Fig: PWM modulation/demodulation circuit

The laboratory experiments consist of circuit level implementation of various modulation techniques and as well as numerical simulations using MATLAB. In circuit level implementation, students are guided through an immersive exploration of modulation and demodulation techniques, where they commence with the fundamentals of Amplitude Modulation (AM). Here, the manipulation of carrier and modulating signals unveils the encoding of information through nuanced variations in amplitude. Venturing into Double-Sideband Suppressed Carrier (DSB-SC) modulation, participants delve into the strategic utilization of bandwidth in communication systems, gaining hands-on insights into efficient signal transmission. The laboratory experience extends further to Frequency Modulation (FM), unraveling the underlying principles of encoding data through variations in signal frequency. Pulse Amplitude Modulation (PAM) experiments provide students with an opportunity to intricately dissect the discrete nature of signal modulation, fostering a nuanced understanding of information representation. Additionally, experiments in Pulse Width Modulation (PWM) and Pulse Position Modulation (PPM) shed light on the effective encoding of information through deliberate variations in pulse width and position.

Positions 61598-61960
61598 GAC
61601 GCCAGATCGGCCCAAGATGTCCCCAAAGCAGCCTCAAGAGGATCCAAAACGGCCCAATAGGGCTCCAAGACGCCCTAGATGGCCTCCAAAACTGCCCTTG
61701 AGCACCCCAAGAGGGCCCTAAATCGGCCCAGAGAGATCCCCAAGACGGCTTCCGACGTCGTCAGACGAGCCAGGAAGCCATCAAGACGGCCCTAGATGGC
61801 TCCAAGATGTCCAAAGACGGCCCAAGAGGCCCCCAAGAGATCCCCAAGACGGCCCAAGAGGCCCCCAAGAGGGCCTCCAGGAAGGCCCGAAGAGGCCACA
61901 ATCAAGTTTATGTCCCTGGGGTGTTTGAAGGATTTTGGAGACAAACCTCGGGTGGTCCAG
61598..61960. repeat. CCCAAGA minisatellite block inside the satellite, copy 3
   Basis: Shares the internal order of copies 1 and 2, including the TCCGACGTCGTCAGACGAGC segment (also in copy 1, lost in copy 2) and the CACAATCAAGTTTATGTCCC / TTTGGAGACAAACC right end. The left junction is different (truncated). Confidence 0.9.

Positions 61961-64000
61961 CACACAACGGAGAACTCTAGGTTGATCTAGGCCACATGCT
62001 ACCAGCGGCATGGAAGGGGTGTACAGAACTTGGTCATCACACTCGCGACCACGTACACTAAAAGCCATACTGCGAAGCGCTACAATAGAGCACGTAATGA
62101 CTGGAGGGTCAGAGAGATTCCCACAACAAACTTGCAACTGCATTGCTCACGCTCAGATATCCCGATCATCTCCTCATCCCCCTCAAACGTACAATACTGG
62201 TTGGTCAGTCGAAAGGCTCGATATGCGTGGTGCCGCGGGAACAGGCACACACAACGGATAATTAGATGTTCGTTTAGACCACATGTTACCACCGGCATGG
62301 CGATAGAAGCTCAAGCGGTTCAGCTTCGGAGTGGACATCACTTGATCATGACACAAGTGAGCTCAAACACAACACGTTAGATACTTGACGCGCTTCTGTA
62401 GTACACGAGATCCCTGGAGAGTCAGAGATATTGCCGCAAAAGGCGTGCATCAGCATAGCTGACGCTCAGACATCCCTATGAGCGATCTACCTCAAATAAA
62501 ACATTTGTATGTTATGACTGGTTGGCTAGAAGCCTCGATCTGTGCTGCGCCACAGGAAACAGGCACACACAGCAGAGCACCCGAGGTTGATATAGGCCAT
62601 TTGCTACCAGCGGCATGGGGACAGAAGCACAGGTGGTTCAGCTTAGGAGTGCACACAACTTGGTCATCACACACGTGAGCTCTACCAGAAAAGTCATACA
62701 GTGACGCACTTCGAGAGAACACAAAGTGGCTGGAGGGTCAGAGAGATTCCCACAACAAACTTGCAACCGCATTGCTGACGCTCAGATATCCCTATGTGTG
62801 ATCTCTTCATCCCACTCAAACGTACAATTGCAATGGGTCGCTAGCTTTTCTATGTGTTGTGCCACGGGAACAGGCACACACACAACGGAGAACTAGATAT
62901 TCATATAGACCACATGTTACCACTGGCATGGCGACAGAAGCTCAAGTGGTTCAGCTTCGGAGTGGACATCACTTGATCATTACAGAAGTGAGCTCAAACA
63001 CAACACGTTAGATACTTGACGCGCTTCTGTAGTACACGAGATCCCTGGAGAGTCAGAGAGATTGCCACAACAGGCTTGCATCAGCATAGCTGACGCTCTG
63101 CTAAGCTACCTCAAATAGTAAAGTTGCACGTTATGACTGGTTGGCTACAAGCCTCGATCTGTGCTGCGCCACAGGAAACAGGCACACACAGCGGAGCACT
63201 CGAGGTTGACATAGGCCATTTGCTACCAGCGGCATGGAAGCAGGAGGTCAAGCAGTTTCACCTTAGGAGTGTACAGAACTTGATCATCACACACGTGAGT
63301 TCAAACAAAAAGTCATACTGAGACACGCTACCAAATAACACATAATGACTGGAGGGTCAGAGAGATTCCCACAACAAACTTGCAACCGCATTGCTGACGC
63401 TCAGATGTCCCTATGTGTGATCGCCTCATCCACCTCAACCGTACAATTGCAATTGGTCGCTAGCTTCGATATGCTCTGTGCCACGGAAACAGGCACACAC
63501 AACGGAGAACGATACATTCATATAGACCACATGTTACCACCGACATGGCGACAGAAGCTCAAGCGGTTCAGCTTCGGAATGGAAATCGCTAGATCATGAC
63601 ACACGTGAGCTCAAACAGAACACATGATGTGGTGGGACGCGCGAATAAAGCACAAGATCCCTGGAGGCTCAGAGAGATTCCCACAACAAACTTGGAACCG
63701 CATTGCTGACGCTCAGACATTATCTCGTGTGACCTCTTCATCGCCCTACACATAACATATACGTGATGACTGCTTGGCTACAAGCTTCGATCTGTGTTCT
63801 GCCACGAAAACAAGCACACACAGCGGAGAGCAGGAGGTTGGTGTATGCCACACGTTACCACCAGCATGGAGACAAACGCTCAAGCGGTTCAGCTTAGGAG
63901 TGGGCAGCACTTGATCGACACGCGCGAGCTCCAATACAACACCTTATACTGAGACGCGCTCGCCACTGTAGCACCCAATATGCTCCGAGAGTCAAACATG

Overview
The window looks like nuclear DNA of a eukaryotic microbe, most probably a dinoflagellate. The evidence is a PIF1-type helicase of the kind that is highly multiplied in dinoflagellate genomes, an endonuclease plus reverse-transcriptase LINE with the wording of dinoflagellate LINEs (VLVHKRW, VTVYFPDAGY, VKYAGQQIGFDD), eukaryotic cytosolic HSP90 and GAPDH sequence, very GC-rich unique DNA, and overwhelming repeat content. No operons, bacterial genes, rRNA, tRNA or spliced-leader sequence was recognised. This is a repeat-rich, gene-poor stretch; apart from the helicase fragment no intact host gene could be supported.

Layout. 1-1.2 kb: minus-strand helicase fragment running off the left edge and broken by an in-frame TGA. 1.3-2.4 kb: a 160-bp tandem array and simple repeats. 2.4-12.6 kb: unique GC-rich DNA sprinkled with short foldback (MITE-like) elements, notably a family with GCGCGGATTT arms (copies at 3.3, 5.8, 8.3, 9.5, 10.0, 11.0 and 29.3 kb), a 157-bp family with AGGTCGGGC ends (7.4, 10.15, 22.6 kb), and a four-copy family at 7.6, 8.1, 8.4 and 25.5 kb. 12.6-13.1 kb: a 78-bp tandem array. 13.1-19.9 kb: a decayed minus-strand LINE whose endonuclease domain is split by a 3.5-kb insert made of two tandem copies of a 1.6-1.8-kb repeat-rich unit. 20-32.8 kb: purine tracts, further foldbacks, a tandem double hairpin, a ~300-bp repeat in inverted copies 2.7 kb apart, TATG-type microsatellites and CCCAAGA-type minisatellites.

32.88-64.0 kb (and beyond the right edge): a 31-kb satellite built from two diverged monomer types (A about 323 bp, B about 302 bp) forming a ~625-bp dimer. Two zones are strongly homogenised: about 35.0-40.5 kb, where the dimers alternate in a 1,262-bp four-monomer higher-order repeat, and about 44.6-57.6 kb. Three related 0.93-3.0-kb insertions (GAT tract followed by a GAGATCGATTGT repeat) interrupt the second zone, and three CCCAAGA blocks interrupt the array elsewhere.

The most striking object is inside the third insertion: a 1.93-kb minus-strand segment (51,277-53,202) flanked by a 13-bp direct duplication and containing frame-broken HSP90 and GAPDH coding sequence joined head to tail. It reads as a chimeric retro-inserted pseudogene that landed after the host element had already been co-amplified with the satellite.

Simultaneously, within Simulation Lab powered by MATLAB, students engage in sophisticated Monte Carlo simulations. They systematically quantify the Average Bit Error Rate (BER) for binary on-off signals, Phase Shift Keying (PSK), and Quadrature Amplitude Modulation (QAM) signals. MATLAB simulations further guide students through the intricate analysis of eye diagrams, providing insights into signal quality, and explore the application of raised cosine pulse shaping in QAM for optimized communication. The integration of Simulink enhances this experience, facilitating a practical understanding of digital communication systems.

This dynamic synthesis of theoretical comprehension and hands-on experimentation across digital domains creates a holistic learning environment. As a result, students not only acquire technical proficiency but also develop a profound appreciation for the interconnected nature of theory and application in the field of electronic engineering.

Fig: DSB-SC signal as seen in DSO

Fig: Eye diagram

Fig: MATLAB Simulink model of raised cosine QPSK